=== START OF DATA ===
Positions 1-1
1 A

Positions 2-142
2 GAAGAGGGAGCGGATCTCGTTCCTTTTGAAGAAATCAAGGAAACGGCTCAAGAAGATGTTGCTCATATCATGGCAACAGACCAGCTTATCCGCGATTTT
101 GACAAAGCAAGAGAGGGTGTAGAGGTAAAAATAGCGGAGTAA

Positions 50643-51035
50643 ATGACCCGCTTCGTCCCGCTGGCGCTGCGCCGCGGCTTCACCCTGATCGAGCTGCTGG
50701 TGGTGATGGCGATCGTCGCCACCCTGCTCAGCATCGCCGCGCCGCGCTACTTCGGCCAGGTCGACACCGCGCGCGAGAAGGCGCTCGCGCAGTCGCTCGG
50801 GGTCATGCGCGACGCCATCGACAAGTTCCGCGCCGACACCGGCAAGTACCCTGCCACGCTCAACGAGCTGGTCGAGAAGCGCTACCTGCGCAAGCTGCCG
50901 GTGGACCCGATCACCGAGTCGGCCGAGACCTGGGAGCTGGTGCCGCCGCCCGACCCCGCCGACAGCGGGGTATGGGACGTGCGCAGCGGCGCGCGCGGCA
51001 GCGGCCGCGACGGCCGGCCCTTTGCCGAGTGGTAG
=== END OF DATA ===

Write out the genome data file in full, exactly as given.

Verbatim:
Positions 1-1
1 A

Positions 2-142
2 GAAGAGGGAGCGGATCTCGTTCCTTTTGAAGAAATCAAGGAAACGGCTCAAGAAGATGTTGCTCATATCATGGCAACAGACCAGCTTATCCGCGATTTT
101 GACAAAGCAAGAGAGGGTGTAGAGGTAAAAATAGCGGAGTAA

Positions 50643-51035
50643 ATGACCCGCTTCGTCCCGCTGGCGCTGCGCCGCGGCTTCACCCTGATCGAGCTGCTGG
50701 TGGTGATGGCGATCGTCGCCACCCTGCTCAGCATCGCCGCGCCGCGCTACTTCGGCCAGGTCGACACCGCGCGCGAGAAGGCGCTCGCGCAGTCGCTCGG
50801 GGTCATGCGCGACGCCATCGACAAGTTCCGCGCCGACACCGGCAAGTACCCTGCCACGCTCAACGAGCTGGTCGAGAAGCGCTACCTGCGCAAGCTGCCG
50901 GTGGACCCGATCACCGAGTCGGCCGAGACCTGGGAGCTGGTGCCGCCGCCCGACCCCGCCGACAGCGGGGTATGGGACGTGCGCAGCGGCGCGCGCGGCA
51001 GCGGCCGCGACGGCCGGCCCTTTGCCGAGTGGTAG